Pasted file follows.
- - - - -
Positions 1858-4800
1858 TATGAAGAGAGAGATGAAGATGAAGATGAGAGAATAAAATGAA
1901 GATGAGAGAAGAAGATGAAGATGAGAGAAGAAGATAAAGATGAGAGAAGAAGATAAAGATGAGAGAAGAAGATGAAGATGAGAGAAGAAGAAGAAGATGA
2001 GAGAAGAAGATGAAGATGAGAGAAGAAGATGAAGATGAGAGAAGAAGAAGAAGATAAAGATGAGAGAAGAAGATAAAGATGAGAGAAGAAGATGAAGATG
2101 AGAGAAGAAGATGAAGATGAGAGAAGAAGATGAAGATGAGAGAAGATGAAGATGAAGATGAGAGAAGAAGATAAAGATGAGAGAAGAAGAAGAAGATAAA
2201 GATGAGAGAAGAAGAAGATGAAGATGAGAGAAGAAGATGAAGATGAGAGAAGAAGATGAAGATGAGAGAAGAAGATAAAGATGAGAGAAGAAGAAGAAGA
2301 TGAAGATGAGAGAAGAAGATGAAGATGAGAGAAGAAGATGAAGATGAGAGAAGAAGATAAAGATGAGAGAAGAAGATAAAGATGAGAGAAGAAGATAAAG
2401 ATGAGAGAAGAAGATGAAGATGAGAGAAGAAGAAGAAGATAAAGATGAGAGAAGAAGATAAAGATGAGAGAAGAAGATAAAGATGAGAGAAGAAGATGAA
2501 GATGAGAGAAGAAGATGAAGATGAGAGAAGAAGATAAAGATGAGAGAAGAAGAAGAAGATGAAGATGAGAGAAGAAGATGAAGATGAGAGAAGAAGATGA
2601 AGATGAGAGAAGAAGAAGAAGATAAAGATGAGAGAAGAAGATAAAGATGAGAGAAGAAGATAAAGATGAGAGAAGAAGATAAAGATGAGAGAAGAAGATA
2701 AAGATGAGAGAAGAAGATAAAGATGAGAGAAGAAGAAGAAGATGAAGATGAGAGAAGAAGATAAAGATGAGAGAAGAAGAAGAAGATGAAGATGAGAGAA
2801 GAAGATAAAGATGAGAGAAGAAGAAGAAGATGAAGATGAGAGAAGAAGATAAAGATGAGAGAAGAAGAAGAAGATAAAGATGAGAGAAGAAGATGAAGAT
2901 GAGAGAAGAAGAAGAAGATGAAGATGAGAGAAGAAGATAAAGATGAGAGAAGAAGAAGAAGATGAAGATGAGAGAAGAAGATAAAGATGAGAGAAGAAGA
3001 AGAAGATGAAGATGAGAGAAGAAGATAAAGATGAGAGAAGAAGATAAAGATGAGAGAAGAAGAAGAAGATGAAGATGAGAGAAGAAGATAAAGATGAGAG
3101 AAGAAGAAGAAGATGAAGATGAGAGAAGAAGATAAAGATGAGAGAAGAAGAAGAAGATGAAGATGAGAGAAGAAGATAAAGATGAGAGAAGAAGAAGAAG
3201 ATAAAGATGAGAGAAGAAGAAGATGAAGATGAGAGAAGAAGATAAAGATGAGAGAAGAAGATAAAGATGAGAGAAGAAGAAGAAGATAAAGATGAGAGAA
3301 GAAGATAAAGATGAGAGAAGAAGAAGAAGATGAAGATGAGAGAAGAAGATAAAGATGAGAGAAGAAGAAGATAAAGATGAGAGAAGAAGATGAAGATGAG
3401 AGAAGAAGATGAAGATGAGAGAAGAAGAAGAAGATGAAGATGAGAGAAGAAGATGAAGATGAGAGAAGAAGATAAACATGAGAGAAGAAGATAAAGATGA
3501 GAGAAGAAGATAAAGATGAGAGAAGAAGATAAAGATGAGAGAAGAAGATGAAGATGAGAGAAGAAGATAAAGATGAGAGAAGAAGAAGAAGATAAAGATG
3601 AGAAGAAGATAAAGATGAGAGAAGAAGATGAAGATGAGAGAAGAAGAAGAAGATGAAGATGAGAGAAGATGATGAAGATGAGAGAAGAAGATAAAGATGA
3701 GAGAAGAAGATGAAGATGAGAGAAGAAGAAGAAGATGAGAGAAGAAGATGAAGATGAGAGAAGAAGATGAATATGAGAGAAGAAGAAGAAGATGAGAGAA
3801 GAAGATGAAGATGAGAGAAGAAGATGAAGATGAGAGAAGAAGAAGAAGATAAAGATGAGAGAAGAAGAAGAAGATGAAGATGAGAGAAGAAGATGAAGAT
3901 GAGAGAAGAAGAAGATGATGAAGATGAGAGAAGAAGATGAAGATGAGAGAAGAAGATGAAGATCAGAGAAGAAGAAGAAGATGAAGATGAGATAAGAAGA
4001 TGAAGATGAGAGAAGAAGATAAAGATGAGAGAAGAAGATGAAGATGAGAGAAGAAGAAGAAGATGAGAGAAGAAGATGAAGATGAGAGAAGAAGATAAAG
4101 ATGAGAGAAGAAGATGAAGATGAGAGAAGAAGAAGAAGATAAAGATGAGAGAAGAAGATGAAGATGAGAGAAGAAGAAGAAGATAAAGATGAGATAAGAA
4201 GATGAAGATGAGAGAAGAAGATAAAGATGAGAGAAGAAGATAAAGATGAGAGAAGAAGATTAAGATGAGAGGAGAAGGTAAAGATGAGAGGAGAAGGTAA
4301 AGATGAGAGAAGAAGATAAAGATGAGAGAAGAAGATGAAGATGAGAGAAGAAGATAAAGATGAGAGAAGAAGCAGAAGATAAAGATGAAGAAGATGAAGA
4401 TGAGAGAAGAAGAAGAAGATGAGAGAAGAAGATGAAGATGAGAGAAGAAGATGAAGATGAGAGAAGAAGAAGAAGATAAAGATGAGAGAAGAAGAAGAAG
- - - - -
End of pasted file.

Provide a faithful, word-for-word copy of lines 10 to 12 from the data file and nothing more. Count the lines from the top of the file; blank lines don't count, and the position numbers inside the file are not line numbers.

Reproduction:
2601 AGATGAGAGAAGAAGAAGAAGATAAAGATGAGAGAAGAAGATAAAGATGAGAGAAGAAGATAAAGATGAGAGAAGAAGATAAAGATGAGAGAAGAAGATA
2701 AAGATGAGAGAAGAAGATAAAGATGAGAGAAGAAGAAGAAGATGAAGATGAGAGAAGAAGATAAAGATGAGAGAAGAAGAAGAAGATGAAGATGAGAGAA
2801 GAAGATAAAGATGAGAGAAGAAGAAGAAGATGAAGATGAGAGAAGAAGATAAAGATGAGAGAAGAAGAAGAAGATAAAGATGAGAGAAGAAGATGAAGAT